See also: rázza


Pronunciation 1Edit

  • IPA(key): /ˈrat.t͡sa/, [ˈrät̪t̪͡s̪ä]
  • Rhymes: -attsa
  • Hyphenation: ràz‧za


c. 1300, as masculine razzo, the feminine razza is from the early 14th century. The etymology of this word is uncertain, with a large number of controversially discussed suggestions.

Among the most widely accepted suggestions is the one embraced by Französisches Etymologisches Wörterbuch (1922), but was proposed earlier, among others by L. Spitzer (Z. rom. Philol. t. 53, pp. 300-301), which derives the word from Latin ratiō (the nominative, as opposed to ragione, from the accusative ratiōnem, which nonetheless was attested with a similar sense to razza in the late Middle Ages; ratio also came to mean "idea" or "conception of something" in Ecclesiastical Latin), and underwent a change of gender later from an original form *razzo, or else derived ultimately from generātiō through apheresis.

Other suggestions include, Old High German reiza (line), Ancient Greek ῥίζα (rhíza, root), Arabic رَأْس(raʾs, head) (c.f. Old French haraz (culture of horses)),[1]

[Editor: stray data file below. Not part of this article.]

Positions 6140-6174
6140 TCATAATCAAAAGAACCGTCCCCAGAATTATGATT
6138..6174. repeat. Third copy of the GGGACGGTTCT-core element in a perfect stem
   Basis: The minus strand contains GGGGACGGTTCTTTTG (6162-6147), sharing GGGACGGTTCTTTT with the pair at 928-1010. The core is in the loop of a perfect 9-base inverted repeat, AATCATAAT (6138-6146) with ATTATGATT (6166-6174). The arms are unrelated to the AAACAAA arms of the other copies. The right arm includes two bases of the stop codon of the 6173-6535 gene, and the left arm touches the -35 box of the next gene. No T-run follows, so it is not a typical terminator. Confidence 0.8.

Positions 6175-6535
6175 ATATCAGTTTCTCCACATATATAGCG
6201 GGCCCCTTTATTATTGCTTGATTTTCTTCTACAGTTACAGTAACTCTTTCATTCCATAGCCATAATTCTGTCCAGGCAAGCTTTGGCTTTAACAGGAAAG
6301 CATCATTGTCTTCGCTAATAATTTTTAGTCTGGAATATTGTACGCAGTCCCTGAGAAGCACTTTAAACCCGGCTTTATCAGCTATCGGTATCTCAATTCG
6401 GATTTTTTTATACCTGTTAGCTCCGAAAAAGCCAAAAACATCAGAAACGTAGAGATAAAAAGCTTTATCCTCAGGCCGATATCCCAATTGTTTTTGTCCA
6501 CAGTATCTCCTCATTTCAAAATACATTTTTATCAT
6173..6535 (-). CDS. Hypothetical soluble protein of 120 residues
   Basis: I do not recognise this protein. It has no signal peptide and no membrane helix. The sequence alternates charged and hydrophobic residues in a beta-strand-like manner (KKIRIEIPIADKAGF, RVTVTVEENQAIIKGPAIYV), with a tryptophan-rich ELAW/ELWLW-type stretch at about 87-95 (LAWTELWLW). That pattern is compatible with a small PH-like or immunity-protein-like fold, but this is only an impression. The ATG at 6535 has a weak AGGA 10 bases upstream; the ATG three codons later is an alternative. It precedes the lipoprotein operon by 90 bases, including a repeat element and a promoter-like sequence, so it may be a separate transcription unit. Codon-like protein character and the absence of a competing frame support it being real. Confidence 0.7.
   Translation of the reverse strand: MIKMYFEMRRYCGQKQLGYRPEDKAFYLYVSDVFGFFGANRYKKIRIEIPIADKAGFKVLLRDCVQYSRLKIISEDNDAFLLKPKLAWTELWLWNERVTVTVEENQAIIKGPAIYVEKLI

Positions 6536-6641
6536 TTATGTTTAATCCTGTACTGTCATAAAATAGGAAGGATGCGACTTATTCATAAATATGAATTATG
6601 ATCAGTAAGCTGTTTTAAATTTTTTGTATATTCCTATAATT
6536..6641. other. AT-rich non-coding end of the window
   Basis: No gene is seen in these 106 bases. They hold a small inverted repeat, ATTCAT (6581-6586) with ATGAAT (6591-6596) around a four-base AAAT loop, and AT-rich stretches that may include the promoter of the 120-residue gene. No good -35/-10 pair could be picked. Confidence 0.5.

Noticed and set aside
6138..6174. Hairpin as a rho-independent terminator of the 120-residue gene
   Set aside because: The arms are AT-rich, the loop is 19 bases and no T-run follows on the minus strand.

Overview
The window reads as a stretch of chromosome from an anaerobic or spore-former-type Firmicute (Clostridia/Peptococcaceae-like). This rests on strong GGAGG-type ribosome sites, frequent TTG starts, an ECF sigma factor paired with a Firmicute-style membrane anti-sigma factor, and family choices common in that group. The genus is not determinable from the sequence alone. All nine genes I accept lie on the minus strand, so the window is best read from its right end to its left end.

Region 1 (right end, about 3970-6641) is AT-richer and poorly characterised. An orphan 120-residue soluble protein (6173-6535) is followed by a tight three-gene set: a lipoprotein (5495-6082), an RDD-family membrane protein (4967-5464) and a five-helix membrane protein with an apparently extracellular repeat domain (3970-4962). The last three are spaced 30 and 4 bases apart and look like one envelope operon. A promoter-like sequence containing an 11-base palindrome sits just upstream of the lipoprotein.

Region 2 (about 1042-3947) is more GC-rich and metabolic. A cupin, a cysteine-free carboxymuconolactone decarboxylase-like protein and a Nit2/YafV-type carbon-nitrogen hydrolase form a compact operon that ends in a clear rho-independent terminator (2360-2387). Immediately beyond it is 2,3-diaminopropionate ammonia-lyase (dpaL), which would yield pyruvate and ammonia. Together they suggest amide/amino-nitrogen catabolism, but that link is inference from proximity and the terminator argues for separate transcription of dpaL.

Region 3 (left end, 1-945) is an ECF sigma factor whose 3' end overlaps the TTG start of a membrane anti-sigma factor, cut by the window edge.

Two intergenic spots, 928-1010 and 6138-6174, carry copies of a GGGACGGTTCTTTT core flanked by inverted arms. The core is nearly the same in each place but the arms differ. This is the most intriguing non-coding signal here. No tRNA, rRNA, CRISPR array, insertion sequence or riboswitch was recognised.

razza f (plural razze)

  1. race, breed
  2. kind, type
  3. family, descent
Related termsEdit
  • Alemannic German: Ratze
  • Greek: ράτσα (rátsa)
  • Middle French: race
  • Portuguese: raça
  • Catalan: raça

Pronunciation 2Edit

  • IPA(key): /ˈrad.d͡za/, [ˈräd̪d̪͡z̪ä]
  • Rhymes: -addza
  • Hyphenation: ràz‧za

Etymology 1Edit

From a northern Italian evolution of Latin raia. Doublet of raia.


razza f (plural razze)

  1. (ichthyology) ray, stingray, skate

Etymology 2Edit

Variant of razzo, itself a variant of raggio, from Latin radius.


razza f (plural razze)

  1. (colloquial) spoke (of a wheel)


  • razza in Collins Italian-English Dictionary
  • razza in Dizionario Italiano Olivetti